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If the individual is not a close relative under the IRS's definition, he or she can still meet the first test for dependent status by living with you for the entire year as a member of your household, provided the relationship does not violate local laws.
Temporary absences from the home will not cause you to fail this test, whether it's you or the dependent who is absent. Temporary absences may be due to illness, education, business, vacation, military service, or temporary placement in a nursing home. If a person died or was born during the year, but was a member of the household for the entire time he or she was alive during the year, the test was met.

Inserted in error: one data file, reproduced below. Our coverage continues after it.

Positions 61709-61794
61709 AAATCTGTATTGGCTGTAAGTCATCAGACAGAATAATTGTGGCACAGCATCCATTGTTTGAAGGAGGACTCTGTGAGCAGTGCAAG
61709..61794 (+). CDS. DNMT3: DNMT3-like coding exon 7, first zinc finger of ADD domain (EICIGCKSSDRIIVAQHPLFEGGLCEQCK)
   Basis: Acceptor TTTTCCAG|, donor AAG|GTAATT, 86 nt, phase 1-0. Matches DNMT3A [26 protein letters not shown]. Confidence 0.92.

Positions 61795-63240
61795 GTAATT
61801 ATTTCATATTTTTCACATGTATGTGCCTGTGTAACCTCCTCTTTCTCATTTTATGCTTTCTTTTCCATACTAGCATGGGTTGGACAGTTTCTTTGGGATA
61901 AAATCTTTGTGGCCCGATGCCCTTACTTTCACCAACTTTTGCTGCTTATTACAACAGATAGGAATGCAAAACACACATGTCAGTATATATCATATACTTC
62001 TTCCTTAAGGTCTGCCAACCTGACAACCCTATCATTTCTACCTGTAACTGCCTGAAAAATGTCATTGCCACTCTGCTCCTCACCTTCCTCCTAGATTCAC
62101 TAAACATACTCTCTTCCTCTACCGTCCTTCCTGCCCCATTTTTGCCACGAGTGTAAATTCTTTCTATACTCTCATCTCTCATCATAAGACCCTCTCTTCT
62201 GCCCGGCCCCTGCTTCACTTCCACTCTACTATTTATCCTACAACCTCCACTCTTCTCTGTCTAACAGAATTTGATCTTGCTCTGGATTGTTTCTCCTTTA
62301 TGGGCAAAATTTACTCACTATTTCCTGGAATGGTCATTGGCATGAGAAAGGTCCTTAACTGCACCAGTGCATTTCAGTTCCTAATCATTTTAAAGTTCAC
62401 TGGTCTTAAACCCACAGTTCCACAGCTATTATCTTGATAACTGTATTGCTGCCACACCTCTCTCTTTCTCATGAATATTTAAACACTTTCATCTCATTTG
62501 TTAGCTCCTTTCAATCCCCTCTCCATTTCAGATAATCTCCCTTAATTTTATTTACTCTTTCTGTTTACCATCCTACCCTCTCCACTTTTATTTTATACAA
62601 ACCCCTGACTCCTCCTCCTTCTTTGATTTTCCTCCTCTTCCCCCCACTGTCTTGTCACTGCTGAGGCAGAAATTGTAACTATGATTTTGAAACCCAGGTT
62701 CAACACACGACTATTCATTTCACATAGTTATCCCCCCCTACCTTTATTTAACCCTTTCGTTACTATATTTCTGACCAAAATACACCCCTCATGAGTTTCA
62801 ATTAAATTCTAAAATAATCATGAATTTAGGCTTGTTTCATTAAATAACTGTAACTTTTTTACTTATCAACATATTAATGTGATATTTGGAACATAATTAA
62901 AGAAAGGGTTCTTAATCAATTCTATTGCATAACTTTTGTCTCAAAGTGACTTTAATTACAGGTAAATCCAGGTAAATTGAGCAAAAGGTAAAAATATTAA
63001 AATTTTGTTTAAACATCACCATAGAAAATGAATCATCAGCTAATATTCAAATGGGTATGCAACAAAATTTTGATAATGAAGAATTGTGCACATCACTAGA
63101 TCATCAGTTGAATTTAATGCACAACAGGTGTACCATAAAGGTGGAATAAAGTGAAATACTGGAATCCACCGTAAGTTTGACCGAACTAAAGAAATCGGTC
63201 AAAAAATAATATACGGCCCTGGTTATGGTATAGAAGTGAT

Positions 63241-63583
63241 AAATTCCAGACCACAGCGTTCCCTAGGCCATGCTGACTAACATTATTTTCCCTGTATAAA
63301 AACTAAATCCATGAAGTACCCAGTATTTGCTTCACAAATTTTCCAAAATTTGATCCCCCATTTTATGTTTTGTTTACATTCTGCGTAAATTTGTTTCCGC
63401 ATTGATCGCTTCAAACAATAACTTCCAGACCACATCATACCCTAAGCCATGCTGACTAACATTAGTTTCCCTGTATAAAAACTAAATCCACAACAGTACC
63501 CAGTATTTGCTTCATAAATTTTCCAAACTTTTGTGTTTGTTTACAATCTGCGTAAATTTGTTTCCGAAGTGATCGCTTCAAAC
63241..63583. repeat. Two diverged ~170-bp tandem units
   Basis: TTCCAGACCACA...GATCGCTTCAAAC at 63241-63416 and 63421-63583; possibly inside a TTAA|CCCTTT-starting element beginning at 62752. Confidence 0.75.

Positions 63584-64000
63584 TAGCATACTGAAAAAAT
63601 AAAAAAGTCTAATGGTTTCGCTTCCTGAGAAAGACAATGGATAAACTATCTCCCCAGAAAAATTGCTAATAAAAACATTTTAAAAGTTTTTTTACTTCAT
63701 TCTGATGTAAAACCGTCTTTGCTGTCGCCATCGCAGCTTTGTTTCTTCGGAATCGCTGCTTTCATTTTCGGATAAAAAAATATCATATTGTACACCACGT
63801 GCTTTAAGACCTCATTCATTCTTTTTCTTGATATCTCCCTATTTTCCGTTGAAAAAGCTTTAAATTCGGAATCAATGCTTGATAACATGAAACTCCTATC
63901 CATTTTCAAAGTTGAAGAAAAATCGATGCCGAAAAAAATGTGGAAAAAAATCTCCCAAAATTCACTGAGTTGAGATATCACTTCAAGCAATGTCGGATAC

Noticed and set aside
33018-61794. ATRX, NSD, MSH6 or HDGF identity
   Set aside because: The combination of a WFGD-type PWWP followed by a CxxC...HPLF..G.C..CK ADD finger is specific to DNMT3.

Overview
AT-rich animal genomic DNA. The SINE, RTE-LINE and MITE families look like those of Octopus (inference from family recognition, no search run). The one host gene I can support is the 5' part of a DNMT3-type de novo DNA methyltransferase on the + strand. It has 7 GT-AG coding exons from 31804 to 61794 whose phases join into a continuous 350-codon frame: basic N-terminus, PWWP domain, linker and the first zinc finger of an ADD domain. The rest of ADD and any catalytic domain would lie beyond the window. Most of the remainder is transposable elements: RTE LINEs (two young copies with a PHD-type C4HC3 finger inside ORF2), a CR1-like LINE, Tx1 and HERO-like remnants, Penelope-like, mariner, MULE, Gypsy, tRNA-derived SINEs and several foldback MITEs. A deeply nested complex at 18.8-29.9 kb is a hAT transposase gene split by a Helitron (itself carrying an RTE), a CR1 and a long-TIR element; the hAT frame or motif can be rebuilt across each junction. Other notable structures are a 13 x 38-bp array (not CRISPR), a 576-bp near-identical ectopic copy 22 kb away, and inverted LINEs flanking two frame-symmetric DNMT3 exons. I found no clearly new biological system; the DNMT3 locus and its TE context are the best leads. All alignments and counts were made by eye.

Foster children (or adults) can be treated as dependents if they live with you for the entire year, unless you receive payments as a foster parent from a state government, a political subdivision, or a tax-exempt child-placement agency. If you receive any such payments, you can't claim a dependency exemption for the child.
Exception for employees. Your maid, babysitter, au pair, or any other employee is not considered your dependent even if the employee lived in your household for the entire year.
If the individual meets this test or the relationship test, he or she meets the first requirement for dependent status.